Was writing a lifelong dream or something
you sort of fell upon?
I recall first being enamored when taking high school and college short story and playwriting classes. I also began composing essays. After I studied abroad in Paris and London, all I wanted to do was travel writing. In fact, I actually toured the country in one of my jobs giving educational seminars on travel to Russia, Eastern Europe, India and Europe. Writing speeches was such fun! When my husband, daughter and I moved to Frankfurt and then London, I took classes, joined critique groups and began writing short stories and entering contests. I also began writing an adult murder mystery. That all changed to writing for children after I had my own children and LA Parent magazine, where I worked when I moved back from living overseas, asked me to begin a blog and review children’s books.
Did school/education have a positive or negative impact on your writing?
I originally thought I wanted to major in art and become a set designer for theater, but once at university I changed my mind. My university had a strong English department and the classes I took prompted me to create an interdisciplinary major called Media Production and Writing. I thought I would write for television but never did. Fortunately, as a result of several creative jobs post college, (publicity in publishing, advertising and then travel) I’ve ultimately found my passion in writing for children. So in this roundabout answer, I’d say yes, my education had a positive impact since I’ve been in writing jobs ever since graduating.
Who is your favorite author?
To be honest, I can’t name just one favorite. Each time I read and love a book, that’s my current fave. There are many kidlit authors whose writing I admire including Sandra Boynton, Tammi Sauer, Marla Frazee, Jane Yolen, Kelly Starling Lyons, Ryan T. Higgins, Josh Funk, Jon Klassen, Andrea J. Loney, Carole B. Weatherford, Tara Lazar, Jerry Craft, Alexis O’Neill and tons more!!
Who or what is your biggest influence when it comes to the work you produce?
My own life experiences and those of my family constantly influence my writing. Whether I’m writing about special needs, bullying, fitting in, or Jewish culture, there is usually something I can tie to my childhood, my parenting experiences, travel and life overseas, as well as the ever-changing world around me.
What do you want to see change about the literary world?
I’d like to see more works from BIPOC authors and illustrators. It’s starting though. I see that as a reviewer which is terrific. That being said, I’d also like to see books by Jewish authors sharing non-stereo-typical experiences across the board and the same for disabled, LGBTQIA and neurodiverse authors and illustrators.
If your reader could know one fun fact about you or one of your character’s, what would you want to share?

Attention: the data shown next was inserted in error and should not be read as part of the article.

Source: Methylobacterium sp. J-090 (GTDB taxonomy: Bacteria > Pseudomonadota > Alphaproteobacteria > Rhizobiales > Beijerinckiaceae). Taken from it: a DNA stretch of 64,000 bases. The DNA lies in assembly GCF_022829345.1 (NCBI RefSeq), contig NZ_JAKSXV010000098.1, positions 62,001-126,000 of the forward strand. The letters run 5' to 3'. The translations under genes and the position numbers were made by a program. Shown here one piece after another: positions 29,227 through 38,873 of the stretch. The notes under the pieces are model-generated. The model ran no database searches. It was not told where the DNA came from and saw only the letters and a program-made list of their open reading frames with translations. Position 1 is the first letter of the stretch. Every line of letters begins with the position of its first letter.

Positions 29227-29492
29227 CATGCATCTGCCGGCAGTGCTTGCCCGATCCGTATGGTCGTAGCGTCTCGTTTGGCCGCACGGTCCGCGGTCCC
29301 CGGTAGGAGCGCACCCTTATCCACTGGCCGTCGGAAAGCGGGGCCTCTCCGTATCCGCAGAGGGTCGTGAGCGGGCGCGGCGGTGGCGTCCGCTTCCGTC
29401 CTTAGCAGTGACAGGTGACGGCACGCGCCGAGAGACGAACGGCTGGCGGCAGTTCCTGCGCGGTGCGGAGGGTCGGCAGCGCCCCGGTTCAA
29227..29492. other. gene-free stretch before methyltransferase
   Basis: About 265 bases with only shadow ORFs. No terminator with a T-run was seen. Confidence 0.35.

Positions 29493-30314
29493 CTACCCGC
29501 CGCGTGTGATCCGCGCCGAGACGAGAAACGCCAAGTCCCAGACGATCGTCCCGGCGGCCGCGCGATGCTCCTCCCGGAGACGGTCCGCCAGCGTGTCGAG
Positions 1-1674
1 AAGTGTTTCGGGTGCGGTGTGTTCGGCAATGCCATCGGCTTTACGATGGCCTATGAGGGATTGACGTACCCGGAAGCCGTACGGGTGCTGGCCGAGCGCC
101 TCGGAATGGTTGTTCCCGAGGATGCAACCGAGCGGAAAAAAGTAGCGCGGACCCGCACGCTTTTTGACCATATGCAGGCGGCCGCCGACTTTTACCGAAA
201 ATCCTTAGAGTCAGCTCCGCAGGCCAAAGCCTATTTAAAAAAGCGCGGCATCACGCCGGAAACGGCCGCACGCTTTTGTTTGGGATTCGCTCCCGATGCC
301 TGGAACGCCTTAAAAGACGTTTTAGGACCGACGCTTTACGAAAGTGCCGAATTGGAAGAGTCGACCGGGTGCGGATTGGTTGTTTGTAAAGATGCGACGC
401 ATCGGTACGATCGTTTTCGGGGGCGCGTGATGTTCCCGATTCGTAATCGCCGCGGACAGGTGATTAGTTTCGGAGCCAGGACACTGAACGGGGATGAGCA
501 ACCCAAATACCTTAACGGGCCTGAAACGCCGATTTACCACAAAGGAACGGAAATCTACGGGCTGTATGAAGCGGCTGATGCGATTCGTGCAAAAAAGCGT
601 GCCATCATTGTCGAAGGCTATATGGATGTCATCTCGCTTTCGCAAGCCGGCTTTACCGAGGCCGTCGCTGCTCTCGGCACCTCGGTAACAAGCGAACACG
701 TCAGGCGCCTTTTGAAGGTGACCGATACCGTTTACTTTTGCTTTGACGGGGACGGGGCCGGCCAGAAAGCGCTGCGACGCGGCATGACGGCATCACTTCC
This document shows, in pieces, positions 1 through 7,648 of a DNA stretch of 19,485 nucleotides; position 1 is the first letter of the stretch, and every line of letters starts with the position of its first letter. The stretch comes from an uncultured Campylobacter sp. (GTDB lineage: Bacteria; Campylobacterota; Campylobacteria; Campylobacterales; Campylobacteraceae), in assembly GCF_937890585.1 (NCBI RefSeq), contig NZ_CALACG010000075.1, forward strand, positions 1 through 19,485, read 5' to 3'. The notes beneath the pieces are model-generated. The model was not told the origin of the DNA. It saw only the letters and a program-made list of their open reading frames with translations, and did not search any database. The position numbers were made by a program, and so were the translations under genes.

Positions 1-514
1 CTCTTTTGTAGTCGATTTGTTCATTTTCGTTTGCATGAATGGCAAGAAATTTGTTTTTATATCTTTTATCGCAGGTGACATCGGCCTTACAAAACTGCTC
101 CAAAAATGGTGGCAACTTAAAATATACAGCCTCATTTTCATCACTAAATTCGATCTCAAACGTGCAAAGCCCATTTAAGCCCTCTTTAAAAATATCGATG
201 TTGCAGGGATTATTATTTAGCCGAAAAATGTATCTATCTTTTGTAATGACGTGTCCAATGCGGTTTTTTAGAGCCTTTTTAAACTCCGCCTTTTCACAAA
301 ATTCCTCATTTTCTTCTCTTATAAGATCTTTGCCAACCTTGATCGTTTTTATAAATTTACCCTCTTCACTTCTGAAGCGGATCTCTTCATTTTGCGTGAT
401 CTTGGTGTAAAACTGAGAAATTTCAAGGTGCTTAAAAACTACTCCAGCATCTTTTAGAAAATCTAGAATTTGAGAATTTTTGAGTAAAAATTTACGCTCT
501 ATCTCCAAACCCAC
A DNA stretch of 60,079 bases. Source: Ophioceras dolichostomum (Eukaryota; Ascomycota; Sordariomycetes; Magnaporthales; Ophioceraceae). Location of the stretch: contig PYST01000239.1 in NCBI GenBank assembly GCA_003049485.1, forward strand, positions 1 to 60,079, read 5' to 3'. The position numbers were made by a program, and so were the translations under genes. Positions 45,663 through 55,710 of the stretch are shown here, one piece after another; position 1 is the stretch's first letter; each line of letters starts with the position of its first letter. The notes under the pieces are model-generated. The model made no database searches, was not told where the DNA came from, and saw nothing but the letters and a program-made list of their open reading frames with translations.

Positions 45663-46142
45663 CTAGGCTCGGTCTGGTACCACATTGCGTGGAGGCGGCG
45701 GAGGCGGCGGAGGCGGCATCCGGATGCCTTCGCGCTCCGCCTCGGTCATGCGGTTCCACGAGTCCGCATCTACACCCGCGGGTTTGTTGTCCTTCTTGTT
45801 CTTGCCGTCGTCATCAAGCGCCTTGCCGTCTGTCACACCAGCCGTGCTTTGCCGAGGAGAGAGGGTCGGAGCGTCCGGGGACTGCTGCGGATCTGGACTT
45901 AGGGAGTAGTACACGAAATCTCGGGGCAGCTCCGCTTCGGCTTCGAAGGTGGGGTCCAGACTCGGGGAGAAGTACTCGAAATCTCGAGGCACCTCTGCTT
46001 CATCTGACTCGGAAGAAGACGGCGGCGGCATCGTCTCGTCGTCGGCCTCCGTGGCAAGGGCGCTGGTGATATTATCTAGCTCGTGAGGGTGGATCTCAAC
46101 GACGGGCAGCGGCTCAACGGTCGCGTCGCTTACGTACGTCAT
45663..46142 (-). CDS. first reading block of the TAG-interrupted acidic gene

I’m ambidextrous and I play a mean air guitar.
How have you witnessed your work change over the years as a writer?
My writing improves with every course I take and every book I read.
How do you cope with writer’s block?
I think I really don’t cope with it. I ignore it. That’s why deadlines are so good. When I don’t feel the creativity flowing, I often do non-writing things like arts and crafts (I love decoupage and papier mache), listen to my favorite radio podcasts or go for a walk.
Where is your favorite place to write?
One of my favorite places to write is the main branch of the Pasadena library. Being surrounded by warm wooden décor, studious people, and thousands of books is so calming and inspiring. I also like to write with a group of kidlit who used to meet at a café weekly prior to the pandemic. I cannot wait to return there.
Wrap up question that I like to ask all writers; what is the one piece of advice you want to offer to aspiring authors and writers?
I’m laughing because I still consider myself an aspiring author since I’m not published yet. My advice is to feed your creativity by feeding your soul. Do the things that spark joy and likely this will also spark stories. Maybe that’s a walk along the beach, walking the dog, or a walk through a museum. I never know when or where an idea will strike me, but if I’m relaxed and feeling good, chances are my brain is more open to new things.
The Twitter pitch event, #PBPitch, that I participated in this past February was maybe my fourth or fifth. But it was only the second time I pitched my Onion manuscript which you liked.
Is there any advice you would give to people participating in the future?
If people want to join a Twitter pitch event, my advice would be to visit the website of the person who hosts the event and read the instructions carefully. I see so many people who don’t follow the rules. Next I would type the Pitch Event hashtag into Twitter to get an idea of what a typical pitch is for picture books (in my case), middle grade and so on since not everyone deletes their pitch when the event ends. Look for ones with one or more hearts (likes) to see the qualities of a successful pitch. Lastly I recommend writing several different versions of the pitch and asking critique partners for feedback. It doesn’t hurt to also do a test run without really tweeting it to make sure you don’t have too many characters. Since 280 is the limit, be sure that includes space for required hashtags. Book titles are not required and neither are comps and could take up room.
By the way, there are probably more than a dozen different type of Twitter pitch events throughout the year whether that’s DVPit, faith pitch, dark pitch, Pitmad, and pitch events for scifi + fantasy, romance, lgbtqn and more!
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